Monday, June 24, 2019

A Workers' History of the United States 1948-2020





#1 New Release in Macroeconomics
After seven years of economic research and developing forecasting models that have outperformed the experts, author, blogger, and physicist Dr. Jason Smith offers his controversial insights about the major driving factors behind the economy derived from the data and it's not economics — it's social changes. These social changes are behind the questions of who gets to work, how those workers organize, and how workers identify politically — and it is through labor markets that these social changes manifest in economic effects. What would otherwise be a disjoint and nonsensical postwar economic history of the United States is made into a cohesive workers' history driven by women entering the workforce and the backlash to the Civil Rights movement — plainly: sexism and racism. This new understanding of historical economic data offers lessons for understanding the political economy of today and insights for policies that might actually work.
Dr. Smith is a physicist who began with quarks and nuclei before moving into research and development in signal processing and machine learning in the aerospace industry. During a government fellowship from 2011 to 2012 — and in the aftermath of the global financial crisis — he learned about the potential use of prediction markets in the intelligence community and began to assess their validity using information theoretic approaches. From this spark, Dr. Smith developed the more general information equilibrium approach to economics which has shown to have broader applications to neuroscience and online search trends. He wrote A Random Physicist Takes on Economics in 2017 documenting this intellectual journey and the change in perspective towards economic theory and macroeconomics that comes with this framework. This change in perspective to economic theory came with new interpretations of economic data over time that finally came together in this book.
The book I've been working on for the past year and a half is now available on Amazon as a Kindle e-book or a paperback (link here until they get them together on the same page)**. Get your copy today! Or pick up a copy of A Random Physicist Takes on Economics if you haven't yet ...




And once you've had a chance to read it, stick around and leave your first impressions, comments, criticisms in the open thread below ...

**Paperback should be available soon. Update: Now Available. As of 6:50am PDT 24 June 2019, KDP still says "publishing". Also, as of 2pm PDT the Kindle edition still says it's the #1 New Release in Macroeconomics on Amazon, so I replaced the cover graphic (show below).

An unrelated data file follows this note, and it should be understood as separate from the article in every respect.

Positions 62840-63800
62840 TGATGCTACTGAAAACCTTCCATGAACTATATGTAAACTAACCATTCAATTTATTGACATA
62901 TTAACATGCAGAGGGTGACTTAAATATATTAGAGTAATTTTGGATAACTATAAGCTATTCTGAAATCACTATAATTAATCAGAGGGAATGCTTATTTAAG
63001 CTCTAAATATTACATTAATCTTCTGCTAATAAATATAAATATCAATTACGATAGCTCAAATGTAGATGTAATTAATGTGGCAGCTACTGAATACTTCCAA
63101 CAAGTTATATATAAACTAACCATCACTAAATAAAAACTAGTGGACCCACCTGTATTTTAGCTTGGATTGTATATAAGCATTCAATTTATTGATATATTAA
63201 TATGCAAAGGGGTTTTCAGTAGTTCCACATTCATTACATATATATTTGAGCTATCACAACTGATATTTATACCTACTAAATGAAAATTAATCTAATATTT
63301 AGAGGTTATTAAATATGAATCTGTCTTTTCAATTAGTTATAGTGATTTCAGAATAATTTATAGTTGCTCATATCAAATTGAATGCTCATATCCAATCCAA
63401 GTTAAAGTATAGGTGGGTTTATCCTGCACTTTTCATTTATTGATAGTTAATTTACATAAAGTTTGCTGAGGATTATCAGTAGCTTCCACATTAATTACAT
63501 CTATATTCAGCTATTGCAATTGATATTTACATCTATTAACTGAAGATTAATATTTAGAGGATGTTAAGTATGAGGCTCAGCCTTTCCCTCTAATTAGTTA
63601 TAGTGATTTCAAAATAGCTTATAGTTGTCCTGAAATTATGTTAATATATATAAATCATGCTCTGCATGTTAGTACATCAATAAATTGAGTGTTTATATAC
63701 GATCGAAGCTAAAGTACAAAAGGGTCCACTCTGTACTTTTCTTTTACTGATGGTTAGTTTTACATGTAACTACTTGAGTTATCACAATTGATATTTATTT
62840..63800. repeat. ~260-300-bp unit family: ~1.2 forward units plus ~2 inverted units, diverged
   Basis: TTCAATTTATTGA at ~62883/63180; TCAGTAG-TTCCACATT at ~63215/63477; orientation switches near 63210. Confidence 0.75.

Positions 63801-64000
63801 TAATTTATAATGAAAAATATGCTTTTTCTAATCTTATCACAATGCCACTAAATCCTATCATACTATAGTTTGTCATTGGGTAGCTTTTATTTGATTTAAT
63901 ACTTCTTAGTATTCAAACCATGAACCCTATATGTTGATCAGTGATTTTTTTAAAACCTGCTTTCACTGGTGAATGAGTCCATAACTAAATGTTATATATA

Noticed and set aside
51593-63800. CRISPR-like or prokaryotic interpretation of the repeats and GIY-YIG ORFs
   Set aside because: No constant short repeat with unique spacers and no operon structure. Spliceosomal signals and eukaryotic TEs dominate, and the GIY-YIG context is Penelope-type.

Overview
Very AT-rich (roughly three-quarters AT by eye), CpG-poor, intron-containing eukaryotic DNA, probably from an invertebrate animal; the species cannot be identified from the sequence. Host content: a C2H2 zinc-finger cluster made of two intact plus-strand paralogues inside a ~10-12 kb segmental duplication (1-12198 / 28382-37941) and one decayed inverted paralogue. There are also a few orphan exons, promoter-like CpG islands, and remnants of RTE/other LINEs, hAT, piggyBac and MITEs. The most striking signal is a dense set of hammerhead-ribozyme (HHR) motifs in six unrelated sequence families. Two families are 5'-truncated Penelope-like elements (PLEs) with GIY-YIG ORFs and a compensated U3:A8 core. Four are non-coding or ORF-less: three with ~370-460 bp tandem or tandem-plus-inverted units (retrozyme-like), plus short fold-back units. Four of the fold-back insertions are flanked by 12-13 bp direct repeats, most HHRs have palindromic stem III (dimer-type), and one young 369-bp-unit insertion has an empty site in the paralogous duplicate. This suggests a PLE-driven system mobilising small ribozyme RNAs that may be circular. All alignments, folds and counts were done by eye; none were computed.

Tuesday, April 9, 2019

A Workers' History blurb


Here's my draft book blurb (these things are weirdly the hardest things to write):
After seven years of economic research and developing forecasting models that have outperformed the experts, author, blogger, and physicist Dr. Jason Smith offers his insights about the major driving factors behind the economy derived from the data and it's not economics — it's social changes. These social changes are behind the questions of who gets to work, how those workers organize, and how workers identify politically — and it is through labor markets that these social changes manifest in economic effects. What would otherwise be a disjoint and nonsensical postwar economic history of the United States is made into a cohesive workers' history driven by women entering the workforce and the backlash to the Civil Rights movement — plainly: sexism and racism. This new understanding of historical economic data offers lessons for understanding the political economy of today and insights for policies that might actually work.
Feel free to let me know what you think in comments ...

Friday, February 1, 2019

A Workers' History update: February 2019

Updated 7 Feb 2019. I'm now finished with the first draft — I was out with a cold all week and 2" of snow in Seattle brought the city to a halt (ha!) so I had tons of time. It has been an interesting journey of discovery — I've had to revise some of the models (like this improved explanation of the housing crisis where there's no housing bubble), and found a lot more connections between the various streams of data. That first one required me to re-make the cover ... what will probably be its final version:


I explained my thinking in response to a comment on my other blog that I should get someone else to design it:
The cover design I'm working on now is in reference to Piet Modrian's abstract Paris work from the inter-war period, using a font (Futura) from the same time period. But it's also of the economic seismogram from the Great Recession. This (roughly) bookends the same time period I am writing about in the book. Additionally, the blue color is borrowed from my previous cover (the red is its RGB transpose) which was based on the blueberry analogies in the book but also a reference to the Velvet Underground's first album (and Andy Warhol cover).
Updated 7 Feb 2019. Here are the table of contents and the opening paragraphs of the first draft (click to enlarge):


I'm also recommending two books that I'm using to help understand the the subject of the second chapter on the decline of manufacturing:

    

I've added them to my side bar.